Planning Your Experience

PLANNING YOUR EXPERIENCE

We’ve compiled some of the most common questions we get asked, in order to help you best plan your experience at the Symphony.

1.   Where does the Sudbury Symphony perform?

The Sudbury Symphony Orchestra performs at the Glad Tidings Tabernacle, located at 1101 Regent Street in Sudbury, Ontario.

Parking spots at Glad Tidings are in high demand, and arriving early for a performance will ensure that our parking assistants are able to help you find a parking space. Feel free to linger after the concert to chat with friends, other patrons, SSO staff or musicians, in order to disperse the flow of departing concert-goers.

Alternately, if you are choosing to take Sudbury Public Transit to the Glad Tidings Tabernacle, the 181 Paris/Lo-Ellen, 182 Ramsey View/Algonquin and 501 Regent/University buses all pass right by the driveway of 1101 Regent Street.

2.   What should I wear?

Contrary to what many people think, formal attire, such as tuxedos or evening gowns, is not required at symphony concerts. Although our musicians will be dressed in their best, we encourage our audience members to wear clothing that makes them feel comfortable; everything from khakis to cocktail dresses are acceptable.

However, we do recommend that patrons refrain from using strong perfumes and colognes so as to not distract the patrons sitting around you.

3.   How far in advance should I arrive?

We suggest that you plan to arrive approximately 20 minutes before the scheduled start time. This will allow you to find your seat, relax and read the programme notes.

The SSO tries our best to begin all concerts on time. To help reduce distracting noises during the performances, there are designated pauses in each program when late arrivals will be able to be seated.

4.   How long is a typical concert?

A typical SSO concert will run just under two hours with one intermission. Our Family Matinée is one hour in length, with no intermission.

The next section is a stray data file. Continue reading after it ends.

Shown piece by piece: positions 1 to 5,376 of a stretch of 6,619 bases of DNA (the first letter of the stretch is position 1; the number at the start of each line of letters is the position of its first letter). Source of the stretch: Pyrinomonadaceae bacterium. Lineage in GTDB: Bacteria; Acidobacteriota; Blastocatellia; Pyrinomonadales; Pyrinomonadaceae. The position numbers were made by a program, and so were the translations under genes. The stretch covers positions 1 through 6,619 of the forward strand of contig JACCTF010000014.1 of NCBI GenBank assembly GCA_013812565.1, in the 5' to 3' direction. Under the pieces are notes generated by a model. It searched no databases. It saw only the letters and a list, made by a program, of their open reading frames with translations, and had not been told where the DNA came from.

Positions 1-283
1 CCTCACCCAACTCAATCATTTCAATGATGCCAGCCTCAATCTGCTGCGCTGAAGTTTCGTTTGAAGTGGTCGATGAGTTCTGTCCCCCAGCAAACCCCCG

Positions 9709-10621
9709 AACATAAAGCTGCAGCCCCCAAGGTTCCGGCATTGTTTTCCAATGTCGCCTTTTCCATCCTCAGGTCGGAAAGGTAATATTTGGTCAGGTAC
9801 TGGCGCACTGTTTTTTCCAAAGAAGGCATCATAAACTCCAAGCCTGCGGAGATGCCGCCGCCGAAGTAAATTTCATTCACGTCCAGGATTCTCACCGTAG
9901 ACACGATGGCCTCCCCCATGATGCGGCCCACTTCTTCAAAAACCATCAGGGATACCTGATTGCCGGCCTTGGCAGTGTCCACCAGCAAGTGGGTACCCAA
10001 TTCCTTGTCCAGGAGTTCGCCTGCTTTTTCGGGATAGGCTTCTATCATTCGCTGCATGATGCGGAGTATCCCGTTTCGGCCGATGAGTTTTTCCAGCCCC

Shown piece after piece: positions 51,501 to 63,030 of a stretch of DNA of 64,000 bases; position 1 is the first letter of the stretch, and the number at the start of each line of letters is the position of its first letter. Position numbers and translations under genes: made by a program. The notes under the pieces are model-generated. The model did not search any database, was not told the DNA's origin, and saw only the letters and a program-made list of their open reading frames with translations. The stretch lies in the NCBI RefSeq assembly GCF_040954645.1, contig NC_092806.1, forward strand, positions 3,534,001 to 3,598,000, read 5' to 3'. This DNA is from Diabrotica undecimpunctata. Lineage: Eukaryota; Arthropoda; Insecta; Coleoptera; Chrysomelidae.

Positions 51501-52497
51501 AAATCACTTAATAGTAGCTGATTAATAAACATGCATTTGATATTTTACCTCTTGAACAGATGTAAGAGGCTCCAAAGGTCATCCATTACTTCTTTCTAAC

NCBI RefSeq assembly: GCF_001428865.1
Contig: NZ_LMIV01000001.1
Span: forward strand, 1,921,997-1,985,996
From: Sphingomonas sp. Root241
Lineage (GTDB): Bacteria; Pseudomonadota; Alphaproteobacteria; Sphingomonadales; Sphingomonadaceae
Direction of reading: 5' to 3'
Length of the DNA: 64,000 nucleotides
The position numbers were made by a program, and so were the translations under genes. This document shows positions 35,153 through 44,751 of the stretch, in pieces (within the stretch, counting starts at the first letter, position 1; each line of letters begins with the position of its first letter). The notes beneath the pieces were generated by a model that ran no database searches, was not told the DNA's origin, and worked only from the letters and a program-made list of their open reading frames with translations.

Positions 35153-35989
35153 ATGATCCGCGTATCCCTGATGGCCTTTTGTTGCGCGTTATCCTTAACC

5.   When do I applaud?

Until the late nineteenth century, it was customary for audiences to applaud at the end of every section or movement of a given piece, where there is a short pause. However, modern audiences tend to wait until the end of an entire piece to applaud to be respectful of the musical continuity and artists’ concentration.

To find out the number of movements (and corresponding number of pauses) in a piece, simply turn to the program page in your program book. At the end of the piece, the conductor will put his or her arms down and turn to the audience, signaling the end; where you can clap to your heart’s content.

6.   What if I need to cough?

If you have a cold, please come prepared! Take some cough medicine in advance, and bring unwrapped lozenges with you, as unwrapping them may cause a distraction in the concert.

If you feel the need to cough during a concert, try to ‘bury’ your cough in a loud passage of music. If you begin to cough a lot, it is completely acceptable to quietly exit the auditorium, and re-enter at an appropriate point of the concert.

7.   Can I take photographs?

Cameras and other recording devices are not permitted in the auditorium. We also encourage you to turn off any cell phones, alarms or other electronic devices during the concert.

8.   Do you have group sales?

Yes. If you have 8 or more people, then you are a group! Whether you have a group of students, clients, employees, an alumni reunion, or just you and your friends, the SSO is a great solution for group outings and can provide a group discount. Please contact us directly to make arrangements.